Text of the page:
The methodology of the scheme has been described in detail elsewhere and is, thus, only outlined here. The general principle is to identify the first 20,000 patients dispensed the new drug and to extract all medical ‘events’ recorded for these patients in the datafiles after the initial prescription while they remain on the medication. An ‘event’ is any diagnosis recorded in the hospital discharge or physician service claim datafiles. Time following the initial prescription was divided into 30-day periods, and events were grouped into the appropriate period by their date of occurrence.

The data used to evaluate the feasibility of the signalling scheme were those produced as a result of linking patients treated for psychiatric disorders and/or dispensed psychoactive drugs between 1976 and 1986 . In this period, a primary discharge diagnosis and, if appropriate, a secondary diagnosis were recorded in each hospital discharge claim using fourdigit International Classification of Diseases (ICD) codes . Only one diagnosis is recorded in each physician service claim using three-digit ICD codes, together with special codes assigned by the physician claims branch either to identify certain conditions more distinctly rather than using the normal ICD code or to identify examinations, procedures and interpretations not associated with a specific diagnosis.

Between 1976 and 1986, Canadian drugs given general coverage under the prescription drug plan were dispensed to Saskatchewan residents for a fee that was a nominal part of the real cost. Both benzodiazepines chosen for the study (alprazolam and lorazepam) are medium-acting products with similar length half-lives (10 to 20 h) that are usually prescribed to alleviate anxiety but are also used for sleep disorders, depression and panic attacks . All benzodiazepines are closely related, but alprazolam’s triazolo-structure makes it a little different from most of the others. Neither drug was selected because of any specific doubts about its safety. Lorazepam was chosen because it is an ‘average’ benzodiazepine that achieved significant market penetration in Saskatchewan in a reasonably short period, while alprazolam was selected because it has been suggested as being more useful in mixed anxiety and depression than other benzodiazepines.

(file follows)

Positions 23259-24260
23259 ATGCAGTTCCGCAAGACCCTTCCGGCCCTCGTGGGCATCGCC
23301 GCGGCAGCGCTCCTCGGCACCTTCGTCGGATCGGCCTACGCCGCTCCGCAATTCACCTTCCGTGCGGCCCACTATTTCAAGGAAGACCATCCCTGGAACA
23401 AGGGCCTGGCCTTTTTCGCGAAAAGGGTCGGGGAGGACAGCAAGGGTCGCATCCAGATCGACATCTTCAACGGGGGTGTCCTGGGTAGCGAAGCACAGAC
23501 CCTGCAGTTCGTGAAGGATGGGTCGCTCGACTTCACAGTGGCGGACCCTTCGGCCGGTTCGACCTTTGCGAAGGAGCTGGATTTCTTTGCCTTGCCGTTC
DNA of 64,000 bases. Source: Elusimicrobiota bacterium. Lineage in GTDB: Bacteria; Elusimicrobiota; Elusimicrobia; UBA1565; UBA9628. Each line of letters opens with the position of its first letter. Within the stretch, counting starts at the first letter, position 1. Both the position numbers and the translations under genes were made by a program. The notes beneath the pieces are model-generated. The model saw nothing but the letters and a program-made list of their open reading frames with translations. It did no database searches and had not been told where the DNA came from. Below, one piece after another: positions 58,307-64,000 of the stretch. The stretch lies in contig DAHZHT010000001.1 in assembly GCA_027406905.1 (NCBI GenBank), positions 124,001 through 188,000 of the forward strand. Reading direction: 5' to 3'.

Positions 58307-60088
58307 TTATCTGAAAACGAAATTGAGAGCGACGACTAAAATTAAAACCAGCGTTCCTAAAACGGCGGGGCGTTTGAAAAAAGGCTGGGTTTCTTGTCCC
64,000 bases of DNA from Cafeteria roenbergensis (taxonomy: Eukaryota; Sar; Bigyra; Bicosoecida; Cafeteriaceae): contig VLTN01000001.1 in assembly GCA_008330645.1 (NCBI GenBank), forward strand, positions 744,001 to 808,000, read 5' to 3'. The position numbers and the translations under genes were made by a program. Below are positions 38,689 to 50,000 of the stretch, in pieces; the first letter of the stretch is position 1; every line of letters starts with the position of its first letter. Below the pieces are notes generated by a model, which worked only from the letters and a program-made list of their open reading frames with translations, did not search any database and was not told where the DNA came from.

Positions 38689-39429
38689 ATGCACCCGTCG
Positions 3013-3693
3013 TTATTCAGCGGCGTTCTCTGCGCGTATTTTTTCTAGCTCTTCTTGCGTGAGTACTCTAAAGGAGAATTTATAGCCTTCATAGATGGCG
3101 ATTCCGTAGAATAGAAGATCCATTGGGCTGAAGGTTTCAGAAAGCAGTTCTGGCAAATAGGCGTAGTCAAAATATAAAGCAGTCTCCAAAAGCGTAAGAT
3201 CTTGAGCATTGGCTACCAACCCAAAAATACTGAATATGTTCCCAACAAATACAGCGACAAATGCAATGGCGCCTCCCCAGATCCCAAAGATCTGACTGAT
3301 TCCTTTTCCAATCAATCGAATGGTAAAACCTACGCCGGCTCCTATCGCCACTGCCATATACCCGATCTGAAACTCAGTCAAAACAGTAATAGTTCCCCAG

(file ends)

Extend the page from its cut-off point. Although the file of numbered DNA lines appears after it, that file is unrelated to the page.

Lorazepam was first given general coverage under the Saskatchewan drug plan in January 1981 and alprazolam in January 1984. The lorazepam patients were the first 20,000 identified as new users and were accumulated from 1981 to 1983, but only 8525 new users of alprazolam were identified between 1984 and 1986.

Because the scheme was designed to signal acute adverse events that may be potential ADRs, rates of events occurring in the first 30 days after starting a new drug (it was assumed that most acute ADRs would occur during this period) were compared with those occurring during the subsequent six 30-day periods. Estimates of the excess rate of occurrence per 1000 patients during the 30 days over those for the succeeding six periods and 99% confidence intervals (CIs) for these estimates, assuming a Poisson model, were calculated.